Thursday, February 10, 2011

Theology Thursday



Named after Moses Amyraut (1596-1664), Amyraldism describes a modified form of Calvinism in which the doctrine of limited atonement is rejected. Therefore, Amyraldians believe that the atonement was made for all people, elect and non-elect, yet only those who accept the Gospel—the elect—are saved. This form of Calvinism is very popular, being held by most dispensationalists and many Calvinists. It is also known as four-point Calvinism and hypothetical universalism.


The “Apostolic Fathers” is a designation for a first and second century group of Christian leaders and their writings. None of their works are part of the Christian Scriptures, but the “Fathers” are believed to have been taught by the Apostles or had a close relationship with first generation apostolic teachings; hence the term “apostolic.” It is debated as to exactly who is included among the Apostolic Fathers and what writing should be consider a part of this corpus, but most common among them are  St. Clement of Rome, St. Ignatius of Antioch, and St. Polycarp of Smyrna, the Shepherd of Hermes, and the Didache (“The Teaching of the Twelve”).


[hap’-aks luh-gawm‘-uh-nawn’] (Greek hapax, “once” + Greek legein, “to count” or ”to say” = ”once said”)
This is a word that only occurs once in a particular body of literature. With regards to the Scriptures, exegetes will often find a word that only appears one time. In the New Testament alone, there are 1,932 words that occur only once (USB). When this happens, it is often difficult to determine the exact meaning of the word because there are no other usages with which one can compare it.


(Latin, “mother of the faithful”)
Held by Roman Catholics, mater fideium is the description of the institution of the Church in relation to those who are her members. The institutional Church is the mother of the saints, keeping them pure and administering grace through the sacraments. This concept was popularized by Cyprian in the third century who said, “And He who does not have the Church as his mother, cannot have God as his father. . . He who does not uphold this unity does not uphold the law of God, does not uphold the faith of the Father and the Son, and has neither life nor salvation.” (De unitate Ecclesiae, IV, V, VI: PL IV, 513, 514, 516-20).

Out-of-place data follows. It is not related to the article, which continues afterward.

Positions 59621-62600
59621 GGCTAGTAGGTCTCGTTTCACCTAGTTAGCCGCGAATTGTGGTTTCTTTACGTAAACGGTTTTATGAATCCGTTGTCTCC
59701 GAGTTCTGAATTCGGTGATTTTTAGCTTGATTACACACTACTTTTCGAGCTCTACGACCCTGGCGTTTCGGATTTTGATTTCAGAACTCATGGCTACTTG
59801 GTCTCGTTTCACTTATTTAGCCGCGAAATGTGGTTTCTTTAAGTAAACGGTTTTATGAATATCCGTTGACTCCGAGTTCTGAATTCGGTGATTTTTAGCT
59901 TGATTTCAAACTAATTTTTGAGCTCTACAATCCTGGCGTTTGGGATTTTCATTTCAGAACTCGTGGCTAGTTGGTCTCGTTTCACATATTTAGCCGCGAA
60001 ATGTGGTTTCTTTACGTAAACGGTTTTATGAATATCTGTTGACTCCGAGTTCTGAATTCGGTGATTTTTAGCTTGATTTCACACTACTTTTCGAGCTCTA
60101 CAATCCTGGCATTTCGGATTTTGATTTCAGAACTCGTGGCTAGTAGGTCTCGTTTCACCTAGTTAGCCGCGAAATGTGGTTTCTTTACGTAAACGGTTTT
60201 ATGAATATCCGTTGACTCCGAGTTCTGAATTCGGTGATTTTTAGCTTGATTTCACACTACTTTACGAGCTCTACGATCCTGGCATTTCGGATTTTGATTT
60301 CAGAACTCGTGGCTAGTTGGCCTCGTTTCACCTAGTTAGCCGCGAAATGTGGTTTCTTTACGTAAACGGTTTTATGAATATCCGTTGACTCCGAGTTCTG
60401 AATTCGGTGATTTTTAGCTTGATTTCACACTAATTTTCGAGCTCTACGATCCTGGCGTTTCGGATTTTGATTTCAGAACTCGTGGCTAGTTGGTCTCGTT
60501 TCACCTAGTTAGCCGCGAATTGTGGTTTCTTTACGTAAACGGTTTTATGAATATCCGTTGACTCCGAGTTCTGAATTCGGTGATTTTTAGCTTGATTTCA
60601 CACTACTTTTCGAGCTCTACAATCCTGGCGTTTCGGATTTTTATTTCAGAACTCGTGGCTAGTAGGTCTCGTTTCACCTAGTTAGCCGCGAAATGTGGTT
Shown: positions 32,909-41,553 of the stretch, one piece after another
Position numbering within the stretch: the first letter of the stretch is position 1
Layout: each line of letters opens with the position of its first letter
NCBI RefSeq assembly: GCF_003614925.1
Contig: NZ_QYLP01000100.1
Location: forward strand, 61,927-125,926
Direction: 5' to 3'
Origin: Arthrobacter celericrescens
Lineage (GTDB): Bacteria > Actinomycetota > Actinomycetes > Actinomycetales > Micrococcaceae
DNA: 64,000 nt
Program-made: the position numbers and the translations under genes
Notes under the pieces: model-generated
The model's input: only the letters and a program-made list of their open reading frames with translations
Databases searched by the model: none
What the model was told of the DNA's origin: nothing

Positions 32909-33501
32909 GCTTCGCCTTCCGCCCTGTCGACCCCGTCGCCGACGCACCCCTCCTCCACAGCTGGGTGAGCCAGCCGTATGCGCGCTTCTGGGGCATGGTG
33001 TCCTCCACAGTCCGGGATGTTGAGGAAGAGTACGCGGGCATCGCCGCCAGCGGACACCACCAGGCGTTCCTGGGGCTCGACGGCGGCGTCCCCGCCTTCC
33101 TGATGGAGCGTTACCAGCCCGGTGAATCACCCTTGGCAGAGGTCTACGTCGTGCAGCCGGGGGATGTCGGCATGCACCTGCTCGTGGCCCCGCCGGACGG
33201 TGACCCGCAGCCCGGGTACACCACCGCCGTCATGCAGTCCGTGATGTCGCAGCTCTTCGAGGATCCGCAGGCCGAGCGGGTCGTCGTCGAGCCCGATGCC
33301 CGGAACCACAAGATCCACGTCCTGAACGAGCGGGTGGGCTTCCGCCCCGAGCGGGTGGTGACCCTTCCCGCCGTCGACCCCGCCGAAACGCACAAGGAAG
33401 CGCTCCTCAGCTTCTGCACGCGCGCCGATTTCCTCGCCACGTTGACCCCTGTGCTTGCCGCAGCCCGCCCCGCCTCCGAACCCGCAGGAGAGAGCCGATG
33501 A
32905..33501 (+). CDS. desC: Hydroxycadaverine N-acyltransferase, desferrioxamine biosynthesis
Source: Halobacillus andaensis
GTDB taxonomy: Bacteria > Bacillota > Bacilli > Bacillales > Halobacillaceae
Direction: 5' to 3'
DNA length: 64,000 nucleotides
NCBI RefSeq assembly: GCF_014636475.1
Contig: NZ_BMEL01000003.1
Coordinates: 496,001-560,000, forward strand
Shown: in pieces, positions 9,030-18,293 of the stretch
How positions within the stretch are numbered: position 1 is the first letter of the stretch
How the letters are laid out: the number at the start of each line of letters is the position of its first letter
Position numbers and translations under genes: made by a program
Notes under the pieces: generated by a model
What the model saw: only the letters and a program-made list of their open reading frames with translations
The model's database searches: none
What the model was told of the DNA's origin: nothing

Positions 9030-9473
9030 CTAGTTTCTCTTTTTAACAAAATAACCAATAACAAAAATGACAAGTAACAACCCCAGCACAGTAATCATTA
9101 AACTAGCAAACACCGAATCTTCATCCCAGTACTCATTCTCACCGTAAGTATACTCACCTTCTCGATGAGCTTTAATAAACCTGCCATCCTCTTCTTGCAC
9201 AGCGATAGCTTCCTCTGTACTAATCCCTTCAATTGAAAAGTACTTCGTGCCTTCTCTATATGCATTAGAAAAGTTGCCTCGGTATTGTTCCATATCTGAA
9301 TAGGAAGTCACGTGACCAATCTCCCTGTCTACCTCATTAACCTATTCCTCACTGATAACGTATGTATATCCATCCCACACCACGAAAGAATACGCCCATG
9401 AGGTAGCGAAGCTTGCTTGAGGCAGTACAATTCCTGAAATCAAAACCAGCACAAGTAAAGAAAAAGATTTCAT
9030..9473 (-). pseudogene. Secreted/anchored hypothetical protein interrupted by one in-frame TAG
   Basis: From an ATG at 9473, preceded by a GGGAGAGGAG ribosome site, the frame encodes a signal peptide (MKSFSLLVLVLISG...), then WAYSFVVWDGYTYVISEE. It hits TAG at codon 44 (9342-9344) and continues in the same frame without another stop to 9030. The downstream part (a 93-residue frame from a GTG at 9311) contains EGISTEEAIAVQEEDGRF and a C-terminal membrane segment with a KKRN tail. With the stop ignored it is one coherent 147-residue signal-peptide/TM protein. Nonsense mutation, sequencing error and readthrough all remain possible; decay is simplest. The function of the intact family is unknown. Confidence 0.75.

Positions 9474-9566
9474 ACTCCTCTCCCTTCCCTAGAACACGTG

(Latin, the internal testimony of the Holy Spirit)
The belief that the Spirit who inspired Scripture also authenticates and proves its divine origin through the Scripture itself. This is especially emphasized by Calvinists. Cf., Heb. 10:151 John 5:7-8


A theological system that organizes theological history through a paradigm of three implied covenants: 1) Covenant of Redemption, 2) Covenant of Works, 3) Covenant of Grace. The Covenant of Redemption refers to the eternal covenant among the members of the Godhead to redeem fallen humanity through the sacrifice of God the Son on the cross. The Covenant of Works is the implied covenant made by God with Adam (as humanity’s federal head or representative) in the Garden to give life in exchange for obedience to God’s commands and death for their violation. The Covenant of Grace is God’s covenant with man to give salvation to whomever trusts in God for redemption. Covenant Theology is often referred to as the alternative to Dispensational Theology. However, many theologians would see the contrast between the principles of each as a false distinction since they deal with different issues at a fundamental level.


(Greek hairesis, “a taking or choosing, faction”)
An opinion, belief, or doctrine that is in opposition to an established belief of a particular tradition. In Christianity, an individual heresy can have historic value (more serious) or traditional value. In other words, a belief can be considered heretical to Baptists (e.g., paedobaptism), but is not heretical in the historic sense. To be an historic heresy, it would have to be in variance to that which has been believed by the majority of Christians of all time (e.g., the deity of Christ).

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